The wild beavers living on the River Otter (an ironic name) in Devon, England may get to stay put, but then again, they may not. I’ve been following the developments about these beavers since their presence was confirmed in January 2014. Basically, these beavers were released by someone without a proper permit, possibly even before 2009, and have now established themselves to the extent that they have had kits in the wild.
When DEFRA and Natural England, the environmental authority in England, got confirmation of the beavers’ existence, they decided to remove them. Back in May, there were reports that DEFRA would kill (politely termed ‘cull’) the Devon beavers, which raised many objections from environmentalist groups. Private ‘write-in’ protest campaigns were started to express citizen displeasure at a cull attempt, especially since it would follow in the footsteps of a ridiculously unsuccessful and unpopular badger cull. Friends of the Earth sent a pre-action letter to Natural England in October challenging the potential cull because of the European beaver’s protected status under EU law. Now it appears that DEFRA may not cull the animals if it turns out that they are free from Echinococcus Multilocularis (EM), an internal tapeworm parasite which is transmittable to humans. (I’ll add that correspondence available as part of an FOI release indicates that DEFRA had not planned to kill the animals unless they had EM.)
The developments are interesting to me because of the way that beavers are talked about as belonging or not in the discussions. In this case, the belongingness of the beavers apparently hinges on disease. If they are free of EM, they belong; if they aren’t, they don’t. The problem with this criterion is that it requires testing and the only definitive test for EM is post-mortem. There are possibilities for an ante-mortem test for beavers, but it is unproven (possible non-lethal testing is also discussed in one of the FOI documents by the Royal Zoological Society). So if DEFRA actually wants to confirm that a beaver does or doesn’t have EM, they would have to kill it.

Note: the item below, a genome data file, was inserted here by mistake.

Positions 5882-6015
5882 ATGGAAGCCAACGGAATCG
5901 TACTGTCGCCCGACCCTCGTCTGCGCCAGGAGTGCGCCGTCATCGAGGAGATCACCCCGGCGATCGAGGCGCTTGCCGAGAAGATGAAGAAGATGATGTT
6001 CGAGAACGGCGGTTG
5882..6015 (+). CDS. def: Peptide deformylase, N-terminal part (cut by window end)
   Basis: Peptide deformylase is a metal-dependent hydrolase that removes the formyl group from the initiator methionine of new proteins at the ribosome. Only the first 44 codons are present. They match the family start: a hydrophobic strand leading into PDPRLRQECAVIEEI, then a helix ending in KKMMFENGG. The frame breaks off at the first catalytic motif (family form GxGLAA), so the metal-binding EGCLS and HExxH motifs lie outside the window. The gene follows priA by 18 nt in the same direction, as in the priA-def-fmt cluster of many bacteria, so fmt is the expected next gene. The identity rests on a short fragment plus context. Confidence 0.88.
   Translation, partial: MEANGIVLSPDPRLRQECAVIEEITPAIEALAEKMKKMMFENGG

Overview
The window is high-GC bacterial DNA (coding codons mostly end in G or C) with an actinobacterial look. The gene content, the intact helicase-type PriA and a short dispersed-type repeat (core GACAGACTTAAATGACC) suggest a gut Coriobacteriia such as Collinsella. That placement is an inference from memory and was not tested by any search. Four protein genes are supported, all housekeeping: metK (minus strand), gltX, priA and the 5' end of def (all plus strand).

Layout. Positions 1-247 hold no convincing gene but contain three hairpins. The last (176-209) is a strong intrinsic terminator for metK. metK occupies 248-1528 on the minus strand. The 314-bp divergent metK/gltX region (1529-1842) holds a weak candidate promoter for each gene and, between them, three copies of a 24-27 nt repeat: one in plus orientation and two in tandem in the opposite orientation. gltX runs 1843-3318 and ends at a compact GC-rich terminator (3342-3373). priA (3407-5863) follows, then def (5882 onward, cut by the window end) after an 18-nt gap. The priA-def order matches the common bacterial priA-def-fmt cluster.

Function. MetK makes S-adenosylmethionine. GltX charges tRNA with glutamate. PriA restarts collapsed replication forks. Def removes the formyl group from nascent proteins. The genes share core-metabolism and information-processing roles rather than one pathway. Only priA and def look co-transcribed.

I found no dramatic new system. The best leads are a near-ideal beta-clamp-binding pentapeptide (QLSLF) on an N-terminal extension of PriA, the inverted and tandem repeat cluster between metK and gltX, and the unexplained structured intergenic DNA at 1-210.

This comes down to a question of risk–and to whom. It involves a remote but possible risk that the beavers could be carrying EM (one captive beaver in Great Britain was diagnosed with EM in 2006), which might spread. Although foxes are the primary host for EM, nobody is talking about the danger to foxes–it’s all about potential risk to humans. The interesting thing is that according to the FOI documents, the agency Public Health England thinks that the Devon beavers do not greatly increase the risk of spreading EM, which is much more likely to come from imported pets. But the risk is there, so it has been latched upon by DEFRA in their discourse as a reason to get rid of these beavers.
If you read the press now, you get the impression that the concern about beavers is about disease, but is it really? In a press report from May, a Defra spokesperson is quoted as saying:
Beavers have not been an established part of our wildlife for the last 500 years. Our landscape and habitats have changed since then and we need to assess the impact they could have.
This argument is a tried and true one for the anti-reintroduction sentiment in Britain, but it really doesn’t have anything to do with the disease question. It may be that the DEFRA response to the Devon beavers has more to do with the lack of permitting, i.e. the loss of authority, than anything else. As I discussed back in September, a graphic showing beavers as ‘non-native’ makes a ‘lack of permitting’ argument for this status. In the DEFRA statement above, the government wants to be the one ‘to assess the impact’ and give permission.
While I understand disease-avoidance, it would also seem prudent to consider whether or not there is real risk. Like targeting the raccoon dog in Sweden (also for EM) and the hysteria in the US over Ebola, imagined risks are often radically different than real ones. Wouldn’t it be a shame to erase beaver from Britain after it is finally brought back for nothing?